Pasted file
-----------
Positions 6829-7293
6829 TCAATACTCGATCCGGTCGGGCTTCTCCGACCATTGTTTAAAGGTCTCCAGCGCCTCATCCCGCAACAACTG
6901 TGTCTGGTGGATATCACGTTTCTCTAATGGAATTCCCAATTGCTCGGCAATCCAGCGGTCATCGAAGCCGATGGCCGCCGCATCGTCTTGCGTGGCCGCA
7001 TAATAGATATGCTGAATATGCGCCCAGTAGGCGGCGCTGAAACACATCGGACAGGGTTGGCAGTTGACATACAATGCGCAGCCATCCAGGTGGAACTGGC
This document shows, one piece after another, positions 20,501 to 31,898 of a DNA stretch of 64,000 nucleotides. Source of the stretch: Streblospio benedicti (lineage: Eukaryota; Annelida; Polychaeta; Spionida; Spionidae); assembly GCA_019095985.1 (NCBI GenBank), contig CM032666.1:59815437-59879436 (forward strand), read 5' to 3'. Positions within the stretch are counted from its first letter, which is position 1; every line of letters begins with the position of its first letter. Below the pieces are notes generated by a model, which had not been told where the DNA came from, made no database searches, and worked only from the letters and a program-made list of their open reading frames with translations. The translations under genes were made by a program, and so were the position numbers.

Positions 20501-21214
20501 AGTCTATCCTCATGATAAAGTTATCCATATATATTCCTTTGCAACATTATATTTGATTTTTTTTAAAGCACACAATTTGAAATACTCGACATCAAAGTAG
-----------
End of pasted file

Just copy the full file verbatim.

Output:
Positions 6829-7293
6829 TCAATACTCGATCCGGTCGGGCTTCTCCGACCATTGTTTAAAGGTCTCCAGCGCCTCATCCCGCAACAACTG
6901 TGTCTGGTGGATATCACGTTTCTCTAATGGAATTCCCAATTGCTCGGCAATCCAGCGGTCATCGAAGCCGATGGCCGCCGCATCGTCTTGCGTGGCCGCA
7001 TAATAGATATGCTGAATATGCGCCCAGTAGGCGGCGCTGAAACACATCGGACAGGGTTGGCAGTTGACATACAATGCGCAGCCATCCAGGTGGAACTGGC
This document shows, one piece after another, positions 20,501 to 31,898 of a DNA stretch of 64,000 nucleotides. Source of the stretch: Streblospio benedicti (lineage: Eukaryota; Annelida; Polychaeta; Spionida; Spionidae); assembly GCA_019095985.1 (NCBI GenBank), contig CM032666.1:59815437-59879436 (forward strand), read 5' to 3'. Positions within the stretch are counted from its first letter, which is position 1; every line of letters begins with the position of its first letter. Below the pieces are notes generated by a model, which had not been told where the DNA came from, made no database searches, and worked only from the letters and a program-made list of their open reading frames with translations. The translations under genes were made by a program, and so were the position numbers.

Positions 20501-21214
20501 AGTCTATCCTCATGATAAAGTTATCCATATATATTCCTTTGCAACATTATATTTGATTTTTTTTAAAGCACACAATTTGAAATACTCGACATCAAAGTAG